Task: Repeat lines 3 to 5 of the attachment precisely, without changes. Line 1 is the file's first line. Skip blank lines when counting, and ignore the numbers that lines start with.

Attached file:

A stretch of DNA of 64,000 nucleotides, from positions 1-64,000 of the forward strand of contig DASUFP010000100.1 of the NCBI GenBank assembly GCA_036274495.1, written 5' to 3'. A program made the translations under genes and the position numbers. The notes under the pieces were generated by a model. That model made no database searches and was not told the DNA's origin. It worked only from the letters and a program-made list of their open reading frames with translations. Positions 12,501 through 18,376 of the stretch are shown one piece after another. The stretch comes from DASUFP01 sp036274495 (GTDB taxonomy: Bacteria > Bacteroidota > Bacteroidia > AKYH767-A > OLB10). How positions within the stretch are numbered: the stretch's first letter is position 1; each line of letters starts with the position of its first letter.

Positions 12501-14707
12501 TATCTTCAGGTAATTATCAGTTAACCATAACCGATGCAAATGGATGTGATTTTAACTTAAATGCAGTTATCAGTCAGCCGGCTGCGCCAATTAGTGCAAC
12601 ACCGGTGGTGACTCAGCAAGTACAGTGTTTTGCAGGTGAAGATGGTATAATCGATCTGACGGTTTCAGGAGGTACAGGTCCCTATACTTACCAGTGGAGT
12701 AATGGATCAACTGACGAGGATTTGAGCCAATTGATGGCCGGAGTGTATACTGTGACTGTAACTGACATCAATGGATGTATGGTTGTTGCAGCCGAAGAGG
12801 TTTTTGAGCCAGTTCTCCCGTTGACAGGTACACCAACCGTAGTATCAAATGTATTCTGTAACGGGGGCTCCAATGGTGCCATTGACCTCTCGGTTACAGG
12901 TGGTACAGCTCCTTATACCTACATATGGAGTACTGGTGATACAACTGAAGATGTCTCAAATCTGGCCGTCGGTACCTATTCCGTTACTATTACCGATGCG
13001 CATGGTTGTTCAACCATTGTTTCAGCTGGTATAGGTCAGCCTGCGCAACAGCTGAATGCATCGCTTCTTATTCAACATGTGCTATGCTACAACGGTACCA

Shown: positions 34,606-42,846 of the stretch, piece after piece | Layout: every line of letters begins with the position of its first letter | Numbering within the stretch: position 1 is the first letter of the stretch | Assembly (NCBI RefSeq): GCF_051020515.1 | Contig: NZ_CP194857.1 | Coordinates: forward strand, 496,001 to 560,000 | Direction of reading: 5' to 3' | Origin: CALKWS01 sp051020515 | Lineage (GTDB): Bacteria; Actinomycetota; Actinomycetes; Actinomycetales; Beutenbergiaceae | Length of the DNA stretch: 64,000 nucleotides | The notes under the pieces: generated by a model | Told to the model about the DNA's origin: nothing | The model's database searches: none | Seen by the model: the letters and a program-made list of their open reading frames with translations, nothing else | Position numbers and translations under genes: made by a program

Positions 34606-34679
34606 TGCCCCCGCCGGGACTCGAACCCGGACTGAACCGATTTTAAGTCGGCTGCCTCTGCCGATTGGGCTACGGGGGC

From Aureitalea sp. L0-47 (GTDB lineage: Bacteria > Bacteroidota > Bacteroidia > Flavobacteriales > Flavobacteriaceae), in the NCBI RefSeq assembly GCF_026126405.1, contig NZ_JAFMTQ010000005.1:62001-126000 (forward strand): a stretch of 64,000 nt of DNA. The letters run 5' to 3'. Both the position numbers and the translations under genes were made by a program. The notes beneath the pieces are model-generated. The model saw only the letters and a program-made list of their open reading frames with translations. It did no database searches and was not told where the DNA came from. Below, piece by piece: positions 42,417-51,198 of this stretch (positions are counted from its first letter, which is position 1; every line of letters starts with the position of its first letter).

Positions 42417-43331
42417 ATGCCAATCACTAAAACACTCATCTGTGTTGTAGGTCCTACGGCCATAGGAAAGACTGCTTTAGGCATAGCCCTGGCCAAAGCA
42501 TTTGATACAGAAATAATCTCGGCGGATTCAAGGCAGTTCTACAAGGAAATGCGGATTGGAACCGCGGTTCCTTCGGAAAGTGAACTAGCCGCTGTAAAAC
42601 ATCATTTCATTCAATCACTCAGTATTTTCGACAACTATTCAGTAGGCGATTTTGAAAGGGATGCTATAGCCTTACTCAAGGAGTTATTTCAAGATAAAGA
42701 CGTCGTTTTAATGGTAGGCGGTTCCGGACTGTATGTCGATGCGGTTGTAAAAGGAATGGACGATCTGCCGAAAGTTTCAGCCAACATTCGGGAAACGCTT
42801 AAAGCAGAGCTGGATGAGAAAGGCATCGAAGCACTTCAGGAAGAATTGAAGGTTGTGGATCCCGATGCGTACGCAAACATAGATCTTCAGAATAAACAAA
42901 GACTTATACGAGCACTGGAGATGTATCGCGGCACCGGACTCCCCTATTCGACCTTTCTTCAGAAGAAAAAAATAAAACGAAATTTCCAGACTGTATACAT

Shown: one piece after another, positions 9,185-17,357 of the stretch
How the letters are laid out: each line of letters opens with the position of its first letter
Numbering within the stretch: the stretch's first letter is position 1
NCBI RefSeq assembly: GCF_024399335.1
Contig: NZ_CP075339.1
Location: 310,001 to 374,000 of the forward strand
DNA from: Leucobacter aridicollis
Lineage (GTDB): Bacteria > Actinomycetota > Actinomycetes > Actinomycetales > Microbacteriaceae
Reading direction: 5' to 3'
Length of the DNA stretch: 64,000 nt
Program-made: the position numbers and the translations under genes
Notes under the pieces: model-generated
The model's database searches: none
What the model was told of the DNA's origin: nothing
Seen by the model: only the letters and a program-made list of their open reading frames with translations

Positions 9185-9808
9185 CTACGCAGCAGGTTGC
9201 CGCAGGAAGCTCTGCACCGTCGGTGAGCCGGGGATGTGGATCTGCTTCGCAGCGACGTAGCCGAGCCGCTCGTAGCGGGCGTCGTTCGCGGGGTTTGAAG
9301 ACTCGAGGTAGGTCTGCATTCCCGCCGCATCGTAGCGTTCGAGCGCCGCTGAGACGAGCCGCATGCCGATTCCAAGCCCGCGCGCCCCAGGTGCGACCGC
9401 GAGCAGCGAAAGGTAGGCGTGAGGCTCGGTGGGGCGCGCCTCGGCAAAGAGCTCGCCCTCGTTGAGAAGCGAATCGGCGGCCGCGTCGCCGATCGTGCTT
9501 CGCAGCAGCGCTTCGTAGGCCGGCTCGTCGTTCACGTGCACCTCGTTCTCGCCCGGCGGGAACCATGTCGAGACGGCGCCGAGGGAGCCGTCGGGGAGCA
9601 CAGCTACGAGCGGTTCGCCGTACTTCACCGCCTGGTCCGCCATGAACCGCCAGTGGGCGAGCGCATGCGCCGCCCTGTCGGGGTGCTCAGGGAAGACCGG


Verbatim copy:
12501 TATCTTCAGGTAATTATCAGTTAACCATAACCGATGCAAATGGATGTGATTTTAACTTAAATGCAGTTATCAGTCAGCCGGCTGCGCCAATTAGTGCAAC
12601 ACCGGTGGTGACTCAGCAAGTACAGTGTTTTGCAGGTGAAGATGGTATAATCGATCTGACGGTTTCAGGAGGTACAGGTCCCTATACTTACCAGTGGAGT
12701 AATGGATCAACTGACGAGGATTTGAGCCAATTGATGGCCGGAGTGTATACTGTGACTGTAACTGACATCAATGGATGTATGGTTGTTGCAGCCGAAGAGG